Remember in October of 2012 when President Monson announced the age change that would allow missionaries to serve at a younger age? Young men were permitted to serve at age 18, and young women at...
“Know ye not that your body is the temple of the Holy Ghost which is in you, which ye have of God, and ye are not your own?” 1 Corinthians 6:19
“Your health and safety are of great importance. Maintain your health so that you can serve with all your heart, might, mind, and strength.” - Missionary Handbook 50
One of the biggest worries of future missionaries is that they will gain weight on their missions. It was definitely one of mine, and I did in fact gain weight. However, after learning the hard way and through some great companions, I finally learned how to avoid gaining weight and live healthily in the field.
The diet you maintain while serving has a significant impact on your health. The best way to avoid gaining weight on your mission is to watch what you eat. It is much easier to slip into an unhealthy diet without your parents’ supervision, so remember all they’ve taught you about eating well.
On your mission you will often be fed by members and investigators which means you will not always be able to choose what you eat. That being said, never leave food on your plate. Many cultures take offense when a meal is not finished, so do everything to never offend your hosts. If they offer you seconds, feel free to take some! Taking seconds assures the host that you like the meal they have prepared. However, if it gets to the point where you can no longer take another bite (it will happen), politely refuse a second helping.
Abide by the following passage from the Missionary Handbook:
“When eating meals with or otherwise visiting members or nonmembers, always act in harmony with the highest standards of consideration and courtesy, observing local customs of etiquette and the common practices of the culture. Be thoughtful by not eating too much if food is in short supply. Always express your thanks. Follow the host or hostess in the use of utensils, and chew food with a closed mouth.”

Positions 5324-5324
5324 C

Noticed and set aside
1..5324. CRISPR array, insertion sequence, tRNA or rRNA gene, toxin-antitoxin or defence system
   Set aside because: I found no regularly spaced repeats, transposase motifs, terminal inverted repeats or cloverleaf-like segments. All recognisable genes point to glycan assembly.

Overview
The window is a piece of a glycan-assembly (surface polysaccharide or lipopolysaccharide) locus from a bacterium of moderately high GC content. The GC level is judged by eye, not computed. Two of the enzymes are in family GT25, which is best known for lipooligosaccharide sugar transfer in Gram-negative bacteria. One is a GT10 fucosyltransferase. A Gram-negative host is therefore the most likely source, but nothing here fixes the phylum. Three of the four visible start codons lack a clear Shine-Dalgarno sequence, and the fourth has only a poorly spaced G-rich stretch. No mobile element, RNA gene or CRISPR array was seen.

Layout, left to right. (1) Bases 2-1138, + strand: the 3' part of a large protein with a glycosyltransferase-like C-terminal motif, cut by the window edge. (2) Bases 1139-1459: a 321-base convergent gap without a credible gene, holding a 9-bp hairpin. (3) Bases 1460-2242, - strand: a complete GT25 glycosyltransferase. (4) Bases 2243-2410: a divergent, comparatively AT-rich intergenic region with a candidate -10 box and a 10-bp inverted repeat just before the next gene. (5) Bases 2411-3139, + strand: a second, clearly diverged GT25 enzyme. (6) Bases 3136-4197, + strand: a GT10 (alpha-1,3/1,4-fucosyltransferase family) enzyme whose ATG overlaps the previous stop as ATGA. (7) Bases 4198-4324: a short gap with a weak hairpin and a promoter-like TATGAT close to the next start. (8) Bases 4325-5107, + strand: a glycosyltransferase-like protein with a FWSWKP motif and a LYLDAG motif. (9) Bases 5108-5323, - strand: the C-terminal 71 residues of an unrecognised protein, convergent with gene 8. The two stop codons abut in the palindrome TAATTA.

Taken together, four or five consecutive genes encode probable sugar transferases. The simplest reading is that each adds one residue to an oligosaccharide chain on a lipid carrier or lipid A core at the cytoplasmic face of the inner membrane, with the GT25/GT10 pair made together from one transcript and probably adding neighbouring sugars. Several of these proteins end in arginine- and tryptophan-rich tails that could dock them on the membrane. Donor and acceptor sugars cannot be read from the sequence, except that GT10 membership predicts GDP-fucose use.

Because you have no control over what is served with members and investigators, it is important to heavily monitor what you eat on your own time. Be sure have a balanced diet of dairy, grains, fruits, and vegetables. When purchasing your groceries for the week, be sure to include a healthy amount of fruits and vegetables.
It is important that you eat a good breakfast that sustains and energizes you, so eat one relatively light but still fills you up. Eating one too heavy, or going without breakfast entirely will leave you tired and distracted during your morning studies. Keep the serving size fairly small.
Suggested breakfast formula:
- 1 form of carbohydrate
- 1 fruit
- 1 protein
Fried egg on toast
1 fruit (apple, banana, berries, etc.)
1 bowl of granola based cereal with sliced banana or strawberries on top
1 hard boiled egg
You will usually eat lunch before you begin the bulk of your work, so make lunch your biggest meal of the day. Eat a hearty and filling meal that will sustain you as you work.
Suggested lunch formula:
- 1 form of carbohydrate/grain
- 1-2 vegetables or fruits
- 1 protein
Rice bowl with sautéed onions, peppers, broccoli, & chicken
Turkey sandwich on wheat bread
1 fruit (orange, apple, berries, etc.)
Contrary to popular belief, it is better to eat a lighter dinner. The reason is because the later you eat, the less active your metabolism is. Much of the sugar in the food that you eat during the day is converted to energy while the sugar consumed in the evening is more likely to be converted into fat, resulting in a much larger possibility of gaining unwanted weight. Eating lightly in the evening will prevent this.